Once patching fundamentals have been established, it's time to move on to fully understanding the threat environment. Security teams must be able to see everything in an organization's possession in order to properly protect it and be able to operate once under attack. You can only stop what you can see, making visibility a key aspect of business continuity when under attack. For this reason, it's critical to establish a first-class view and inventory of what the organization has deployed in its environment – including what its current running state is and what the basic controls are around identity and access management.

Visibility becomes extremely difficult to achieve when one considers the amount of "noise" security teams are up against each day. Security teams are often called to investigate false alarms, or activity that looked suspicious, but ended up being harmless. Too much of this "noise" can cause already overworked, burnt-out security professionals to slowly lose their sense of urgency, which can lead to overlooking the open entry point that could cause the next big ransomware attack. The threat environment is only getting more complex, and other humans aren't enough to stop this – technology must work with them to establish maximum visibility.

Revisit your security strategy: Is XDR a part of it?

XDR, or Extended Detection and Response, is a term that nearly everyone has heard in the industry, but very few know how to use the technology to its full advantage. Ransomware attacks are the ideal moment for XDR to prove its value to the Security Operations Center and the business in general.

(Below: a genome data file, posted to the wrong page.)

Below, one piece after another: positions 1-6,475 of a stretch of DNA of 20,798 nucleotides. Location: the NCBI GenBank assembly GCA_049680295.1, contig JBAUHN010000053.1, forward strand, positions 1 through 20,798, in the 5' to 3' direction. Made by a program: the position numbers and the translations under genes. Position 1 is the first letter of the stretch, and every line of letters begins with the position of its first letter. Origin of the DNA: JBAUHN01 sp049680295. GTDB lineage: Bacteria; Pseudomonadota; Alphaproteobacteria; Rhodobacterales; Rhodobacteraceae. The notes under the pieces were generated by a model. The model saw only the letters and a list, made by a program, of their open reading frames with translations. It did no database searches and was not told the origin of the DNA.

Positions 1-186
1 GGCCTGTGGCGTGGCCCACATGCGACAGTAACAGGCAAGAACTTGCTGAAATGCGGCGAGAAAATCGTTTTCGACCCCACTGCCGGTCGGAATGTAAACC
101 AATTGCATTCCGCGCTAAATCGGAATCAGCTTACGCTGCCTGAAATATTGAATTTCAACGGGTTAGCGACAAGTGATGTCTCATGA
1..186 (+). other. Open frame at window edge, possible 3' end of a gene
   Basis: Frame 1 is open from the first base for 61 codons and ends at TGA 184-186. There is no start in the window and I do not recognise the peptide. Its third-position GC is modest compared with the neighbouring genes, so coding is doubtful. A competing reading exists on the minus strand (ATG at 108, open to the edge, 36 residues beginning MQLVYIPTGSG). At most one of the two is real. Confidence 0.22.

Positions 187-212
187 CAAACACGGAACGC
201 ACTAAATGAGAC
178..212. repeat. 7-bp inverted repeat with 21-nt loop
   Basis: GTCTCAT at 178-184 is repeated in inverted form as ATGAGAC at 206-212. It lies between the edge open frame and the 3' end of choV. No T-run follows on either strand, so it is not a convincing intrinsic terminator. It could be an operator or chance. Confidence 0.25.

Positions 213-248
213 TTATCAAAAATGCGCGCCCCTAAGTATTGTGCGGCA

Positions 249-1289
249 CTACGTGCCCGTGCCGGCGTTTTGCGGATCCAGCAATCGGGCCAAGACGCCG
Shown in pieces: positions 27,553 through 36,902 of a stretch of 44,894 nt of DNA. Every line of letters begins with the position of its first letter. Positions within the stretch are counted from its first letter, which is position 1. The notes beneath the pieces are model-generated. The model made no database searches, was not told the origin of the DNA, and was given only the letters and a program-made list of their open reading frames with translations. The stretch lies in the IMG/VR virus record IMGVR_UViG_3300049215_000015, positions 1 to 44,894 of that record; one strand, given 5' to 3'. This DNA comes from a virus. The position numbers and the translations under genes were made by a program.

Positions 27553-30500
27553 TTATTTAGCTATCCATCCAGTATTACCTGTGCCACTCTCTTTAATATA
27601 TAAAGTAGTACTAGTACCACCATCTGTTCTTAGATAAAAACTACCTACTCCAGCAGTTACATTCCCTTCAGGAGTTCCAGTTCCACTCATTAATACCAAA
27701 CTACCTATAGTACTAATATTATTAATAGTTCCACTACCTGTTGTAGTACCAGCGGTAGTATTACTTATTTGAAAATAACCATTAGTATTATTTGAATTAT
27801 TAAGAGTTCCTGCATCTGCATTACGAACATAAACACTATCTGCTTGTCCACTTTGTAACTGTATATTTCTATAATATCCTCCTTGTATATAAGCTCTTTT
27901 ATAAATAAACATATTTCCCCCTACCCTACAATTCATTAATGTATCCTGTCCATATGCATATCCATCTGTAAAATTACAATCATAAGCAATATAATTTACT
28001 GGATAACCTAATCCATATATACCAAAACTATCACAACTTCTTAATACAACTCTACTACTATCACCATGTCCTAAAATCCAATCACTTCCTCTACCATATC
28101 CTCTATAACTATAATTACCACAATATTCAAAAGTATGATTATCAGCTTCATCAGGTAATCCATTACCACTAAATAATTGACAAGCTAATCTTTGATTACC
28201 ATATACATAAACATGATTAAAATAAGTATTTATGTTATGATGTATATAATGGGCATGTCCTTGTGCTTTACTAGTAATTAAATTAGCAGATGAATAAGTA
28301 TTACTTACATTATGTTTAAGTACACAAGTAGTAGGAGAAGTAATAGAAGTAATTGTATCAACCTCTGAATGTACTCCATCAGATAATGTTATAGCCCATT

With XDR, defenders are given a better signal-to-noise ratio, allowing them to respond to major threats faster. Thanks to automation, XDR frees up the humans – or the security professionals on the frontlines – to look into the real threats, not the "noise." During a ransomware attack, this is critical to ensure a business is up and running as fast as possible – as the humans then focus all of their attention to the real threat in near real-time.

However, it’s important to note that network and endpoint visibility is needed for true XDR. Collecting telemetry from the network and the endpoint has notoriously been a challenge for organizations (and their technology vendors), but having insight into each packet across every access point in the organization will unlock true XDR.

“It’s not a matter of if, but when.” This is the mindset business leaders and their security teams must have before they become the next ransomware victim. By heeding the best practices above, organizations will be better positioned to ensure business continuity and minimize any data loss during the face of such attacks. Is your business truly prepared?

Scott Lundgren is CTO of the VMware Security Business Unit.

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About the Author(s)

Scott Lundgren

Scott Lundgren is VMware Carbon Black’s CTO and a member of the Carbon Black founding team. As CTO, he provides technical vision and strategic direction. He has experience across the security space, including technical leadership positions in offensive security research, development and operations.